With the current refugee crisis facing Europe and the United States, there are many people and policymakers who are debating how to ethically deal with all of the refugees. There are currently many different ways in which countries are aiding refugees. In Italy there has been a huge influx of refugees, over 153,000 in 2015 alone according to the online newspaper West. The Italian government is working with the EU to provide aid. According to the European University Institute’s Migration Policy Centre, last March Italy pledged more than 19 million USD to provide aid and humanitarian support to the Syrian refugees in Italy, see Syrian Refugees: Aid and Asylum Map. The United States has been under heavy criticism for being extremely selective in who they will allow to seek asylum. In many cases, EU countries do not have that option. Agence France-Presse correspondent Dave Clark wrote that “U.S. President Barack Obama has promised that the United States will admit 10,000 Syrian refugees for resettlement over the next 12 months, after criticism that America is not doing enough.” (Business Insider UK). One thing I have found extremely interesting while listening to the debate surrounding current events, is how much the approach to Syrian refugees is similar to how Jewish Displaced Persons (DPs) were dealt with following the Holocaust and World War II. Read more
The upcoming dialogue on April 18th, The Lost Generation, will discuss the numerous phases of the European welcome of refugees as documented by photographer Alessandro Penso. Penso studied clinical psychology at Rome’s La Sapienza University and photojournalism at the Scuola Romana di Fotografia. His deep dedication to social issues is reflected in his decision to focus on the issue of immigration in the Mediterranean in recent years. Penso’s experience witnessing an attack on a group of migrants in Corinth, Greece when young man, Mostafa, was hit by a car has continued to motivate him to redouble his efforts in raising awareness and combating the issue of injustice at Europe’s margins.
In light of the recent Paris attacks, countless politicians have expressed their opinions about the current refugee crisis. It’s interesting to see the different ways that the United States government and the European Union are handling the aftermath of the attacks. Several American governors have openly stated that they will refuse entry to any refugees, because in their opinion there are bound to be ISIS militants in the incoming groups. They say that America should mainly worry about its own safety, because the influx of refugees could pose a future threat. While members of the European Union have a similar opinion on the matter, stating that Europe needs to increase security for fear that ISIS militants may infiltrate the group of incoming refugees. Both the U.S. and the EU have allowed fear and generalization to cloud their judgement about an innocent and desperate group of people. By definition, a refugee is a verified asylum seeker meaning the person is fleeing from persecution and immediate conflict. Innocent Syrian civilians have had their country and homes destroyed. They need the world’s help, and America needs to begin helping Europe by sheltering these refugees. In 2015 alone more than 750,000 migrants arrived solely by sea. This doesn’t include the thousands of migrants that filtered through landlocked countries in the EU. It’s not only a crisis that affects Europe, the Middle East, and North Africa anymore: it’s the world’s crisis. Read more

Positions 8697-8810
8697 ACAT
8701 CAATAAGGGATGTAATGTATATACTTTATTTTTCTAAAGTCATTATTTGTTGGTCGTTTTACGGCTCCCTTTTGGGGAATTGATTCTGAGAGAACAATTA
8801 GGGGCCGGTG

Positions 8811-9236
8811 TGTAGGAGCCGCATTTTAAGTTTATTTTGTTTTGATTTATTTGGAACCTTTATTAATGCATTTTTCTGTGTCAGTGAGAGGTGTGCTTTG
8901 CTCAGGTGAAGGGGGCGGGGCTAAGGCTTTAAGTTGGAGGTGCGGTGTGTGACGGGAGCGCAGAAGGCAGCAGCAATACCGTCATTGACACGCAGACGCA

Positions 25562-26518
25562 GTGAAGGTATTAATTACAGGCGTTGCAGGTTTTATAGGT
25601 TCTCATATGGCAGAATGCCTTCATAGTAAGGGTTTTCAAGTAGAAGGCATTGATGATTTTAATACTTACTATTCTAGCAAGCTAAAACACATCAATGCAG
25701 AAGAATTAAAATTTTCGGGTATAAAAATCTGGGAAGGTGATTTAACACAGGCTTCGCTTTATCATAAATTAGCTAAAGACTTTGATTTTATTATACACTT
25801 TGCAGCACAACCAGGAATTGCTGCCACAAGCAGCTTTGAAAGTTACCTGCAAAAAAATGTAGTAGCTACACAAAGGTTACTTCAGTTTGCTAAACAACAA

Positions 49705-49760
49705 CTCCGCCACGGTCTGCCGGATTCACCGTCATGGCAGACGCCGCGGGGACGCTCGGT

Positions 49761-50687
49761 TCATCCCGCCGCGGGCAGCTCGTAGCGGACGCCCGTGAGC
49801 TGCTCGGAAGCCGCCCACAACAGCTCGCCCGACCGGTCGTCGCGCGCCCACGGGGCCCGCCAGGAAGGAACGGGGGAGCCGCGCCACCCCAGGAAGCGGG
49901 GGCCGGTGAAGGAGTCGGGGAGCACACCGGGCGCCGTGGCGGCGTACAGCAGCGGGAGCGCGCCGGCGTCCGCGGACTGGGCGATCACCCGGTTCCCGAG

One weekend in the wake of the tragic Paris attacks, I was in Vienna and I happened to walk past the French embassy where the front gates had been carefully decorated with flowers, fallen leaves, posters, and candles meant to express support for the country of France, while all over the world, social media has become inundated with people sharing their opinions on militant extremism and the flood of migrants searching for asylum from the violence and devastation in their home countries. Despite there being a number of other bombings and violent attacks in multiple other countries near the same date as the Paris strike, the major outpouring of support from the United States and the majority of the western world has been focused on Paris. This is strikingly illustrated in Facebook’s controversial decision to only supply the option to temporarily change one’s profile picture to France’s flag, rather than Syria’s or Lebanon’s or any other country that has suffered a devastating extremist attack. Read more